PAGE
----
In the early years of U.S. television, virtually every local station had a locally produced program aimed at children. For the most part, they had several things in common: they were broadcast live, operated on a shoestring budget, had a central character (often a clown), included puppets and a live studio audience made up of local children. Shows such as Bozo the Clown (1959) and The Wallace and Ladmo Show (1954) ( also known as the Wallace and Ladmo Show) made celebrities of Chuck McCann, Pat McMahon and Willard Scott. By the 1960s, Jim Henson had his own take on puppets, which he called Muppets, which became nationally known with the advent of Sesame Street (1969). One major innovation was to franchise a children's show for local production. Perhaps the most successful program of this type was Romper Room and Friends (1953) which at its peak was being produced in over 100 locations. For Bill Cosby, his Fat Albert and the Cosby Kids (1972) was the first platform for African-American... Written by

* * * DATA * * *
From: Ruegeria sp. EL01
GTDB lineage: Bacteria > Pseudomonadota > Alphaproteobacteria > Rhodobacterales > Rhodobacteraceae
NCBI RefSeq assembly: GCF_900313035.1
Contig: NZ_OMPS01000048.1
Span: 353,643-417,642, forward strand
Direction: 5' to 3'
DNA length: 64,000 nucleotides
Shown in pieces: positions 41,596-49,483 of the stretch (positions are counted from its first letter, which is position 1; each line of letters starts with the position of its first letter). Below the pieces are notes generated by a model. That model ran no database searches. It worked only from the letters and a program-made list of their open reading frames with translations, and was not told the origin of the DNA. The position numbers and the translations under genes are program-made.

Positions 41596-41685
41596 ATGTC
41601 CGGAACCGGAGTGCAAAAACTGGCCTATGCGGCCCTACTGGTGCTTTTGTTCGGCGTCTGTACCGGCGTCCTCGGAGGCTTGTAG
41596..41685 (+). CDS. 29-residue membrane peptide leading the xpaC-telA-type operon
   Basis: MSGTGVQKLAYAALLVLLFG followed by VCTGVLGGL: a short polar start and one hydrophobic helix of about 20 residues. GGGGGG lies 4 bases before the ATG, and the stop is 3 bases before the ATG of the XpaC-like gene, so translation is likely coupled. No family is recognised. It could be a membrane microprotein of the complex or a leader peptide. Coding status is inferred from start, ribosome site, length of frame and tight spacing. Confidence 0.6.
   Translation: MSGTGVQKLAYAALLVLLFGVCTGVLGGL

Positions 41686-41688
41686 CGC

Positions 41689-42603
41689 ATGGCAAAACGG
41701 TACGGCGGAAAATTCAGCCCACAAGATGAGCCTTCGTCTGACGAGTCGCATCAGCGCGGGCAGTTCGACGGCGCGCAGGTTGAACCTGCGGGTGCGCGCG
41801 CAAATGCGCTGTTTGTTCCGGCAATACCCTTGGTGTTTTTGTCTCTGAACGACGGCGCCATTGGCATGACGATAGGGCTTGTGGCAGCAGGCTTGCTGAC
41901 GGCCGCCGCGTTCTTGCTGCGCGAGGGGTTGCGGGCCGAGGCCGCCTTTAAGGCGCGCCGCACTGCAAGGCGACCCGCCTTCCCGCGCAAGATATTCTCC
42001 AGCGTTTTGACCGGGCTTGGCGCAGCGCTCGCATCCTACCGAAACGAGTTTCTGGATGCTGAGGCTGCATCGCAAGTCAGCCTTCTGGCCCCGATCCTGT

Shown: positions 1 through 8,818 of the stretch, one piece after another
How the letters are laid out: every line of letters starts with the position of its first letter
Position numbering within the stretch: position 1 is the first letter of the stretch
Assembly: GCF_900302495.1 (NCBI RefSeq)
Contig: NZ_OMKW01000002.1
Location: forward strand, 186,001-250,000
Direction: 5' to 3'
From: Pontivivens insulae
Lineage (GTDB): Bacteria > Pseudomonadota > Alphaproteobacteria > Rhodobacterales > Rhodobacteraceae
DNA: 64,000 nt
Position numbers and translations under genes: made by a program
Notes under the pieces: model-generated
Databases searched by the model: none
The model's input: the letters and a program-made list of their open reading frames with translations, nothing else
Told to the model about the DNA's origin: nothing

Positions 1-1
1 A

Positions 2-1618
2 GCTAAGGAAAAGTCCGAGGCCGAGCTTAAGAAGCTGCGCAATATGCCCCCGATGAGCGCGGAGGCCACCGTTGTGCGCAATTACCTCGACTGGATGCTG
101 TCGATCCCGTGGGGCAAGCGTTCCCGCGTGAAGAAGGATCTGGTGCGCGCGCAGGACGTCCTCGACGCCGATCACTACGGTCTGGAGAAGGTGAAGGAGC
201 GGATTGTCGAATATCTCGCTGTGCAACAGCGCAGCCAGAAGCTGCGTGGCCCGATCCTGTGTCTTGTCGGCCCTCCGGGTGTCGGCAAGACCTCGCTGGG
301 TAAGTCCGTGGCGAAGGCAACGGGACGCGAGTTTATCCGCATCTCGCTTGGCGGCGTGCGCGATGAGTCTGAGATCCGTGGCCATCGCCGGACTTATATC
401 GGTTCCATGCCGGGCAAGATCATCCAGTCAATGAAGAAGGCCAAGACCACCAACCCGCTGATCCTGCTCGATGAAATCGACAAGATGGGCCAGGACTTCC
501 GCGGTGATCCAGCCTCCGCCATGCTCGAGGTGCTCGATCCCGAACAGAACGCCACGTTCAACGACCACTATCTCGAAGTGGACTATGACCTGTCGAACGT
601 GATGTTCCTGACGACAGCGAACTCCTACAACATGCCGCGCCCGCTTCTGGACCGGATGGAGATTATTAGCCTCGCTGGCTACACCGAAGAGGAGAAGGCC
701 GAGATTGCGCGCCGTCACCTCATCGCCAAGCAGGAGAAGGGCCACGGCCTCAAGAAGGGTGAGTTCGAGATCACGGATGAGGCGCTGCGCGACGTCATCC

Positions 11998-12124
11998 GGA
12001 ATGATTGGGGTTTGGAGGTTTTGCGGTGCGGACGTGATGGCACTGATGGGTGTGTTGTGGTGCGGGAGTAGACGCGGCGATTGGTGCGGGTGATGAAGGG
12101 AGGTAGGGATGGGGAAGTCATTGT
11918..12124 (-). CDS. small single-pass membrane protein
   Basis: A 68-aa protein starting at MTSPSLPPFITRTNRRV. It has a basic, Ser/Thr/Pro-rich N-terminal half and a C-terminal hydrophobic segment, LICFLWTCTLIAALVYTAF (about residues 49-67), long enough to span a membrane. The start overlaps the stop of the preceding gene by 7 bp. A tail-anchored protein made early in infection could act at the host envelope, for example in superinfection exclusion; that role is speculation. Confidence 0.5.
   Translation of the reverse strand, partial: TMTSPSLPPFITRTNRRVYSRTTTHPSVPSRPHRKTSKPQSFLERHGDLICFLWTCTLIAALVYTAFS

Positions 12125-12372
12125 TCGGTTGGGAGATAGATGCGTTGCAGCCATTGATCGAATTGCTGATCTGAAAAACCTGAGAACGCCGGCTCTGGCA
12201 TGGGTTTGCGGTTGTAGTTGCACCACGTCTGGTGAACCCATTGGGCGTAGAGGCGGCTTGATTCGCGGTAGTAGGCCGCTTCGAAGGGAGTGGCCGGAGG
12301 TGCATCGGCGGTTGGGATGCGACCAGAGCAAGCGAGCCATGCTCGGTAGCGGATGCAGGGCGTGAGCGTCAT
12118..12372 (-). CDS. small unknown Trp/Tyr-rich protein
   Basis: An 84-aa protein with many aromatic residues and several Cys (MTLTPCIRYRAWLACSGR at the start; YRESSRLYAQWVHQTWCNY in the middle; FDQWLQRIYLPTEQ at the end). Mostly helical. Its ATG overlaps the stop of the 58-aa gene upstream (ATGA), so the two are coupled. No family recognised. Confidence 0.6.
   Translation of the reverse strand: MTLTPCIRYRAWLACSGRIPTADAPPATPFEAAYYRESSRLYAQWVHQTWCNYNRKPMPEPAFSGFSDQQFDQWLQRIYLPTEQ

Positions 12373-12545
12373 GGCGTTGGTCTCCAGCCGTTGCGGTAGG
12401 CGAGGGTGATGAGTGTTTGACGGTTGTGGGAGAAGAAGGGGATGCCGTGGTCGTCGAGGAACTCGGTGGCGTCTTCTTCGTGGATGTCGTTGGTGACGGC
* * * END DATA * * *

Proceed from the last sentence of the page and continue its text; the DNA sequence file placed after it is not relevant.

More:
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Although uncredited, this episode features footage from the local Atlanta, Ga. edition of "The Popeye Club". See more
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